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Now we have a new legislation called "Juvenile & Justice Act, 2015" replacing the JJ Act of 2000. In this new act, adoption has assumed a significant importance with an exclusive chapter. Subscribe and follow this blog for more information in the days to come.

Saturday, November 10, 2007

Read this article to be empowered to do Jewelry shopping in India

If you’re coming to India to adopt a child and if you’re returning to your country without doing jewelry shopping, then you may be missing one of the biggest opportunities of your lifetime to buy variety of jewelry especially made of gold in India. Know this: India is the biggest consumer of gold in the entire world – approximately 500-tons/ year. Unfortunately where there is demand, there is also abuse and India is no different.

24 karat gold or pure gold is too soft to wear as ornament so different parts of the world use different karats of gold for variety of reasons. Small quantities of strengthening alloys (SA) such as copper are used to make the ornaments strong. This is precisely where the abuse lies. For example, if you want a jeweler to make 22-karat ornament, you are suggesting that he should add 2 Karats of SA but what if the jeweler adds more than the suggested amount of SA (by reducing the karats of gold) but still charges you for 22 karats of gold? No way to know.

So what do you do? Do you have any way to protect yourself as a consumer? Fortunately Indian government has realized the impact of abuse and made some rules. Government of India has introduced hallmarking of jewelry and appointed ‘Bureau of Indian Standards’ (BIS), the national standards body of India as the body to prepare and promote standards and operation of different quality certification schemes. Hallmarking is a system of analyzing of precious metals like gold in a laboratory to ascertain their purity or fineness and certifying it.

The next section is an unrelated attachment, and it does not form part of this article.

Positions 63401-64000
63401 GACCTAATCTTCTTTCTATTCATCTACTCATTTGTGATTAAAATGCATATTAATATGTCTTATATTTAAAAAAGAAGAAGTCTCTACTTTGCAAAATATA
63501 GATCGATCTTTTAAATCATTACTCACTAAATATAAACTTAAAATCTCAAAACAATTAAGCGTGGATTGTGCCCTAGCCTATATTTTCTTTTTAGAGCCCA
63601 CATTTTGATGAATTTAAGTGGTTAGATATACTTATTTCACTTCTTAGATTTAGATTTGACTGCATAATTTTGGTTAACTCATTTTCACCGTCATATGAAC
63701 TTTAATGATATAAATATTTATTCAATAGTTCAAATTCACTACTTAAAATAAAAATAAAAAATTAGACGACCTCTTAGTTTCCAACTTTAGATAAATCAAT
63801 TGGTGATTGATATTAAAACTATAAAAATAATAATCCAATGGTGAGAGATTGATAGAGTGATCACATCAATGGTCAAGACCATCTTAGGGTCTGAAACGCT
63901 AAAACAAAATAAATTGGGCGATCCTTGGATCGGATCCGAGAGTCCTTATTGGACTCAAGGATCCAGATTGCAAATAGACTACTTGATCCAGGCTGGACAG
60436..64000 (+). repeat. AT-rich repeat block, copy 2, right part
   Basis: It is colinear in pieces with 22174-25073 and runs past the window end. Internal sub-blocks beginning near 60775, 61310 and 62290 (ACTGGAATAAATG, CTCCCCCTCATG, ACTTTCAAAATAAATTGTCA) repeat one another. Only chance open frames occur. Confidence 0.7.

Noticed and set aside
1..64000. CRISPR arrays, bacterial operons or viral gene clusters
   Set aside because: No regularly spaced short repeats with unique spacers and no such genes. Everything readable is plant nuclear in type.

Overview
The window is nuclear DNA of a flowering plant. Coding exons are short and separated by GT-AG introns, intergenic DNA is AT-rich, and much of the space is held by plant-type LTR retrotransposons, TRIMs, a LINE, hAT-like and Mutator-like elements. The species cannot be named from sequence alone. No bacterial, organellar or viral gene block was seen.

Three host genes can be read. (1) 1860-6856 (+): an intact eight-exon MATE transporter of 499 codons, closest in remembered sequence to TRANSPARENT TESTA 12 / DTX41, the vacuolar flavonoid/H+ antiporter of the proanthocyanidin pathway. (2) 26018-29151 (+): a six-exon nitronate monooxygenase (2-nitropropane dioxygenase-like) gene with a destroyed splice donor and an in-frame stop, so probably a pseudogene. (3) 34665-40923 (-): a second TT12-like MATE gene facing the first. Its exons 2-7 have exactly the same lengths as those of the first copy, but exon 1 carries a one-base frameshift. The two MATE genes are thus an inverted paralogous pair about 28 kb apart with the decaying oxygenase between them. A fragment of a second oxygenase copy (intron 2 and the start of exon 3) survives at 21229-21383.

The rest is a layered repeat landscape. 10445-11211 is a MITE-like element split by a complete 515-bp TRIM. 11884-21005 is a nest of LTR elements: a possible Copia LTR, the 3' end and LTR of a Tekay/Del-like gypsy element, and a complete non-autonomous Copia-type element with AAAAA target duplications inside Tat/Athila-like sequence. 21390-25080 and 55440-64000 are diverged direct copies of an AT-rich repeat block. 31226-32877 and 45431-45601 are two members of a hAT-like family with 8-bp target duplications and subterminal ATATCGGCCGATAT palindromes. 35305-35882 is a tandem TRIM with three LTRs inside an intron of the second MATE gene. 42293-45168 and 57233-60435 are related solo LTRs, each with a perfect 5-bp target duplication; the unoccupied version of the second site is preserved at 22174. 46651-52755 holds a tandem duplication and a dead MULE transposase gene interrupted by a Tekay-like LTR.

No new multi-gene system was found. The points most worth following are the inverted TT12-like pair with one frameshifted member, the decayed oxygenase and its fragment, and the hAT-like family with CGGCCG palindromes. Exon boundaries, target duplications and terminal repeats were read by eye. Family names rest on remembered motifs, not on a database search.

Hallmarking is not compulsory but voluntary so when you go for your next jewelry shopping, go to shop that sells hallmarked jewelry. You can find the jewelry shop selling hallmarked pieces near you from the BIS web site at http://www.bis.org.in/cert/locate.htm and choose 1417:1999 option before you choose the location (state and city) and search. When you do make a purchase, don’t forget to get your official payment receipt and hallmark certificate of purity.

You may have to pay more for the hallmarked jewelry, but that's a small price to pay for quality. It is believed that If jeweler sell you jewelry made of say 5.5 karats less gold, claiming it to be of 22-Karat purity, you stand to lose as much as Rs 1000-1200 for every 10-gm of jewelry bought. You may be paying more once but you’re buying peace of mind and also investing in something for sure to appreciate with time. Happy shopping.
Fee free to share your Indian shopping experience in the comments section

RN

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